The solid surface to which the speakers are attached is several inches behind the surface of the acoustical tile, i.e., the need to cut openings in the tile the shape of the speakers. The tile would never support the weight of the Cornwalls.


  3. Since creating this post, Ive exchanged emails with Grant Okamura. The Cornwalls are recessed into the acoustical tile. Look closely at the gap in the tile around the riser on the left. It is easier to cut acoustical tile than to saw plywood. What you see through the ports is the unfinished wood. The view through the ports of my Cornwalls is the same, and I assure you that they have not been sawed rip-style.

    <?xml:namespace prefix = o ns = "urn:schemas-microsoft-com:office:office" />

    Ive attached part of the response from Dr. Okamura (typos intact). It should be interesting and it might help to persuade you that no one was stupid enough to cut the speakers rather than cut the tile to fit the speakers.

    The Klipsch Cornwalls don't sound very good in that configuration. Our AV guy just went in and placed them up there and I wished he had consulted with me before doing it. I've spent years as an audio consultant and have designed speakers and used to do modifications to amps and stuff. Have not done the amps stuff recently and advances in amp design has left me behind. I love tube amps and there are only a few transistor amps that I think are ok. But I still do a lot of audio work. The Cornwalls don't work very well in its present location. The tweeter and midrange fire way over the heads of the students and they sound their best standing in the percussion section. They are spaced too far apart for good imaging. Because its on the balcony face the surface area does not give enough reinforcement to the bass and they sounds really thin. On my equipment it has a roll off around 110 so it sounds more like a midrange speaker. I sometimes bring it a subwoofer that I designed and it sounds much better. We have another set of Cornwalls in a different room and it sounds very good there. It has a very exciting sound with a bit of resonances here and there but they seem pretty controlled.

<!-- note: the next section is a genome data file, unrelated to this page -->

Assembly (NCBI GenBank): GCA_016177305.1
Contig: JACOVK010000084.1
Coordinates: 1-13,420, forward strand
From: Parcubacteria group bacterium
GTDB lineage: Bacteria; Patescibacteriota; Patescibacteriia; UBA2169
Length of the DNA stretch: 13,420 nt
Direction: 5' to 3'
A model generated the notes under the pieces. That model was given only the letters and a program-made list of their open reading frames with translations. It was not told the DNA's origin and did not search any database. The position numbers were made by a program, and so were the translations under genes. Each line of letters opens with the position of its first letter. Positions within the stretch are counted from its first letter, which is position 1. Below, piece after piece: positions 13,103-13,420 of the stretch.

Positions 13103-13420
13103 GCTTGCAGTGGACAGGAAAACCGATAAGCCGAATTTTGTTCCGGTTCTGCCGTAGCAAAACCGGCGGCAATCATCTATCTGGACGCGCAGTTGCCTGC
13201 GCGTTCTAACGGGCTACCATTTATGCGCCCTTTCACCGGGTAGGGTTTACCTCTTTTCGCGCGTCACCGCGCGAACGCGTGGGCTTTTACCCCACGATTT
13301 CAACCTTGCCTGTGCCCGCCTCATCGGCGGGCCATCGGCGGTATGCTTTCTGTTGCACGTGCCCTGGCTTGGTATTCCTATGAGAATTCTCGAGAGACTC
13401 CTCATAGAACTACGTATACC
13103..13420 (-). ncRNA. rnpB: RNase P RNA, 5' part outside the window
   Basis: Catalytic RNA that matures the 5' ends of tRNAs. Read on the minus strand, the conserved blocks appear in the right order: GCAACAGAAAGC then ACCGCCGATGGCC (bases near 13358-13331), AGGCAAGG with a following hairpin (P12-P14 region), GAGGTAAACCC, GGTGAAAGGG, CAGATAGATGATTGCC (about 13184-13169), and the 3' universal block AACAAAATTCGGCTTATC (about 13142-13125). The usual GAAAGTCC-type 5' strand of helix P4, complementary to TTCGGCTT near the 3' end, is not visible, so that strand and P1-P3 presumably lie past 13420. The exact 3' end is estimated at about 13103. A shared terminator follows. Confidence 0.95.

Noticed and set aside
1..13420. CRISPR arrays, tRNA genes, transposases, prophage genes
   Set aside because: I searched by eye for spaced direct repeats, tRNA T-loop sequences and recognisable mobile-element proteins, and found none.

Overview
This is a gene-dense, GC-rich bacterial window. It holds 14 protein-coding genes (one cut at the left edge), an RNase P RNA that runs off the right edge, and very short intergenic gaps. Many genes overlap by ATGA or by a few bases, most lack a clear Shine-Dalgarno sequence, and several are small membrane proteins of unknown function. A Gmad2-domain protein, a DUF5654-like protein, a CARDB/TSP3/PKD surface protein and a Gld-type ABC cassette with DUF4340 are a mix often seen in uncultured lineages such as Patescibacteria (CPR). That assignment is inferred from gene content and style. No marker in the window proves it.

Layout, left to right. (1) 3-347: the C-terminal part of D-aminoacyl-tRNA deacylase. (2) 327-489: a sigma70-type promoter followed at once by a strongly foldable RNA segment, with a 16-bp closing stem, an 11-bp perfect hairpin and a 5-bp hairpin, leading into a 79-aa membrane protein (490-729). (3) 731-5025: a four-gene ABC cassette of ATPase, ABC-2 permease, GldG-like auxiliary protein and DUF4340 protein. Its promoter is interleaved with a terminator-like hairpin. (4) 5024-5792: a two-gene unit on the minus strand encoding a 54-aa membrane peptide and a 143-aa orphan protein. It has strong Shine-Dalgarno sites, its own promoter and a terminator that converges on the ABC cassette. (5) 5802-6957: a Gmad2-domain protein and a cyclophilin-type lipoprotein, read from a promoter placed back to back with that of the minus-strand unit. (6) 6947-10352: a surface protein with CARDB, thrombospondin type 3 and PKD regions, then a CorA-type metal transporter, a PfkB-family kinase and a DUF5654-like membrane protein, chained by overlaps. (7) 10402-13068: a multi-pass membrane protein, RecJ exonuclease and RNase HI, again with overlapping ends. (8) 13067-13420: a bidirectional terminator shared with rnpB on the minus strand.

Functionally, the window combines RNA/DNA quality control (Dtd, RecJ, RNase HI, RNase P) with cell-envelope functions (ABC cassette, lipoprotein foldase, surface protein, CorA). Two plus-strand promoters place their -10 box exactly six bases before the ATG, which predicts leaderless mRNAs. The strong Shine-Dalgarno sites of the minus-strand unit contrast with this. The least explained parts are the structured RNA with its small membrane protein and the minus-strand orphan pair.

The solid surface to which the speakers are attached is several inches behind the surface of the acoustical tile, i.e., the need to cut openings in the tile the shape of the speakers. The tile would never support the weight of the Cornwalls.


  4. It was gratifying to see that the Director of Bands, Grant Okamura, chose speakers that are twenty years old and out of production for the band practice room. Obviously, he chose them because of their ability to accurately reproduce the recordings of their practices. A single microphone hangs from the ceiling approximately 10 feet in front of each speaker. Unfortunately, I was unable to find out about the rest of the sytem, or to hear them in operation. Grant is a trumpeter, so we know he likes horns.